re: Why You Shouldn't Use A Web Framework VIEW POST

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re: :) I think that's maybe the tone missing from OP but certainly what i get from it is that new developers would be better served learning the basi...

"Maybe that's what we should rant against."

That hits a nerve with me, because I think that's what happened to me. I raised my hand at work one day and said I'd like to help design and develop a new SPA, having only done one static site before. There was no one else I could learn from, so I went to a framework because they wanted the project (of unknown complexity) done in a certain amount of time. I needed a shortcut. Now, being that I didn't know JS, build systems, etc etc either, it was hard at times when I was stuck to know whether I needed to search SO or the framework docs, but the benefit as a new developer was the conventions and organization that the framework brought. Since that time 5 years ago, I've learned a LOT more about JS, and frameworks are somewhat easier to use. I think they are valuable when you have SPAs to build and low-maturity devs. And my opinion is that if you have a project of any complexity, and more than one developer, you will create your own conventions and your own system and unless everyone really knows what they're doing, it will be a Frankenstein framework anyway, so why not use a a framework like Angular, React, or Vue that already has established conventions and decent documentation, and then senior devs can help juniors identify where vanilla JS is the better option.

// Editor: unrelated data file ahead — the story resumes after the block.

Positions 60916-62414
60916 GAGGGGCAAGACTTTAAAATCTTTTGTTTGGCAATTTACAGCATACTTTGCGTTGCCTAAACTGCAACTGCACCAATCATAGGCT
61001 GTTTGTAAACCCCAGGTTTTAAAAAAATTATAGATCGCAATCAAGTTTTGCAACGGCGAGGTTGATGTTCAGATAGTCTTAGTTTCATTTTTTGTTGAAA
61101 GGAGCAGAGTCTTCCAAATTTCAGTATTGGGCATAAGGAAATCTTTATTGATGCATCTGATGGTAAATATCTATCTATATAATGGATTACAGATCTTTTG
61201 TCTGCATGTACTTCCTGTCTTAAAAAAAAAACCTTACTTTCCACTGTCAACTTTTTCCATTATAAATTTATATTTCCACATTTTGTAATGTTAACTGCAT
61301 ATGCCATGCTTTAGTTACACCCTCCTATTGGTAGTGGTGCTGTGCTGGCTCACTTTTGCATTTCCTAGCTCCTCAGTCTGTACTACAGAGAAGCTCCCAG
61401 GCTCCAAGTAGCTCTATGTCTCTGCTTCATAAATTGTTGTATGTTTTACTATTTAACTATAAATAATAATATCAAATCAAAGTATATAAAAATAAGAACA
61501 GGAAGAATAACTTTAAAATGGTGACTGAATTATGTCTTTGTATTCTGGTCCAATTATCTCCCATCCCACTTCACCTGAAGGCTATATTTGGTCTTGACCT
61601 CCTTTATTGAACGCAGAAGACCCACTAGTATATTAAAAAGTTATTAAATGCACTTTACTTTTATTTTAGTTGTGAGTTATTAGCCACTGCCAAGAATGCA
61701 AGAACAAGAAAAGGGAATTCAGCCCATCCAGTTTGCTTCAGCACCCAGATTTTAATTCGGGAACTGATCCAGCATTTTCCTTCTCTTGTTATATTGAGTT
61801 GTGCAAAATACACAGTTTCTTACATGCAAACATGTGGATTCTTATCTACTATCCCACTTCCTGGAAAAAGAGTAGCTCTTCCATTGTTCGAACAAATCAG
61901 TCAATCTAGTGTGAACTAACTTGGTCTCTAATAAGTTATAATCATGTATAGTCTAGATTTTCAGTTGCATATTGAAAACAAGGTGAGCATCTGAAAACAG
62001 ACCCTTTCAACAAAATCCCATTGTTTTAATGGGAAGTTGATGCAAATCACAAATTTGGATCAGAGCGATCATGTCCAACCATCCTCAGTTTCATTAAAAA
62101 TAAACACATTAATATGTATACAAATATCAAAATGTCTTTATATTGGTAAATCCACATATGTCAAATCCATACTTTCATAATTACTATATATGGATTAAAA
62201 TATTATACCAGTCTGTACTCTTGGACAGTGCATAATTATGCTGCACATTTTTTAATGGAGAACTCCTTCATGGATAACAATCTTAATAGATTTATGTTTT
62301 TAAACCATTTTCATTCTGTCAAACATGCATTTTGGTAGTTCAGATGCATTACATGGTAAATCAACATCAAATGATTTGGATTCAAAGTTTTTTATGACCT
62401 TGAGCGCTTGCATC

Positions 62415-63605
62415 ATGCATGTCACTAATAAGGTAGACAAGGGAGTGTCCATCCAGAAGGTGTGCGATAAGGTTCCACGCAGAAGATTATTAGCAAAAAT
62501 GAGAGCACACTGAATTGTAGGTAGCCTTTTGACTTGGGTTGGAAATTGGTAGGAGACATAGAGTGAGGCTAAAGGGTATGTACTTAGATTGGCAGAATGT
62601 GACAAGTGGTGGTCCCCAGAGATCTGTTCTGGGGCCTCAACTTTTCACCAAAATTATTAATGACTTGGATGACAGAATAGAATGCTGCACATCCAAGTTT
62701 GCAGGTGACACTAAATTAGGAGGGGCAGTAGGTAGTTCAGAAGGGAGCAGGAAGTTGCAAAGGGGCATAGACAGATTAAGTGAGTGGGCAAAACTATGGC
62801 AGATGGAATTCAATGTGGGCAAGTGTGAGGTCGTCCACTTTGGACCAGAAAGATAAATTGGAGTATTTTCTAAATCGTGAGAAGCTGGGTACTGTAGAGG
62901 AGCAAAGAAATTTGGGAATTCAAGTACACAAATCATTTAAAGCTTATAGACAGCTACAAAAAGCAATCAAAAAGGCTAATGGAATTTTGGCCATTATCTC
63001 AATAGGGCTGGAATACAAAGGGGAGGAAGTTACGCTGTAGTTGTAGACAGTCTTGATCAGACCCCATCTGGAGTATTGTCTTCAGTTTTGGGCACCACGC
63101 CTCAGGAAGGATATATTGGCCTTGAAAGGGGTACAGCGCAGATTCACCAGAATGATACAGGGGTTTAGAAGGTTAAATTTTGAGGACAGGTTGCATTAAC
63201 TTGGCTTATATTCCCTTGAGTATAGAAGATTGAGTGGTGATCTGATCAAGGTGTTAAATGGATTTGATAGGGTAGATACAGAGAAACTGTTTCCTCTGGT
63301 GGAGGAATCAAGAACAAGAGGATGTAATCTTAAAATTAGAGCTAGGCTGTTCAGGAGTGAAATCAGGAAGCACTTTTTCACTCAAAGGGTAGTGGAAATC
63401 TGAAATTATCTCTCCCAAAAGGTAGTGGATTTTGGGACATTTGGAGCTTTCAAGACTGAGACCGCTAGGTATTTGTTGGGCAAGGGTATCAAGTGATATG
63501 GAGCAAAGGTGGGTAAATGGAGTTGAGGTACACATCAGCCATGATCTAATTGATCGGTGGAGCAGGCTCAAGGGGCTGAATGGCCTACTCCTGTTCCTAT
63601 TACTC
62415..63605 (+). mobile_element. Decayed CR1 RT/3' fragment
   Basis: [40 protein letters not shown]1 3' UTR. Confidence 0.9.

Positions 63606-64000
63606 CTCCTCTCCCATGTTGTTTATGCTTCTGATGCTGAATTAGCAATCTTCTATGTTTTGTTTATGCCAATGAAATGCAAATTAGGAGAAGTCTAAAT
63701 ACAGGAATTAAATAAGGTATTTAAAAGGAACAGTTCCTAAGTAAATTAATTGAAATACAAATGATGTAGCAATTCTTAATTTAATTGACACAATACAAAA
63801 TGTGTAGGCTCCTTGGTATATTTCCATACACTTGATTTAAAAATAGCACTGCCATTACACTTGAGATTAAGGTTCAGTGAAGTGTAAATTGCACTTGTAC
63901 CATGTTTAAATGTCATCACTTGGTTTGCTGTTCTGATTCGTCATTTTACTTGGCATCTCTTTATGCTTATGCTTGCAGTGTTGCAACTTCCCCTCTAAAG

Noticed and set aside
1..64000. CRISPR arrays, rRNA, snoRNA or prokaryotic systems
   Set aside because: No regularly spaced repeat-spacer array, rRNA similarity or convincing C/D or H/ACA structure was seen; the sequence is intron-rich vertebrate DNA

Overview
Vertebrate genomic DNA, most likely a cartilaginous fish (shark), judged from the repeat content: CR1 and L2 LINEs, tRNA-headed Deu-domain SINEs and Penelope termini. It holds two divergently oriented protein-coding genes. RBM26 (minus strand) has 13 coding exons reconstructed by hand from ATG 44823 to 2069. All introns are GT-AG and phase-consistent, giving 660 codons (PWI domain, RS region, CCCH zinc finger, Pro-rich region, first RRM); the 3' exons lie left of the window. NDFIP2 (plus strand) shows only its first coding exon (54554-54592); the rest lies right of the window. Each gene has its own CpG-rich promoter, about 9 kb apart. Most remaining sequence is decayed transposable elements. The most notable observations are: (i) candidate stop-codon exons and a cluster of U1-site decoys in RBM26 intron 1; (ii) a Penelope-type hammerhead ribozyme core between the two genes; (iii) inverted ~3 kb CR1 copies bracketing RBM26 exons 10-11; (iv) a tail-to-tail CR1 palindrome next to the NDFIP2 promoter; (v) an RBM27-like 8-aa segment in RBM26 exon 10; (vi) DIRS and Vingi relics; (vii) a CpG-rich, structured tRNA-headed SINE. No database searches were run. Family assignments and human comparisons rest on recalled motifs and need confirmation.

"So let's say we have a beginner wanting to learn webdev and they have an idea about the thing they want to make. Can they make it in vanilla html/css/js? Of course they can. If they know those languages inside and out. Which they don't. Because they're beginners."

That's kinda the point though. If you don't understand the basics enough to use the holy trifecta to make something. YOU NEED TO LEARN THEM!!! Why? Becasue all those frameworks and libraries use them. And adding another layer of abstraction on top of something you don't understand well is very difficult. I graduated from a coding bootcamp and knew React pretty darn well by the time I graduated. And now I work for a company building stuff in Angular 2+ all day every day. I find the thing that helps me grow the most as a dev is building complicated things with nothing but the basics. Learning to do that helps so much in equiping you to jump from framework to framework.

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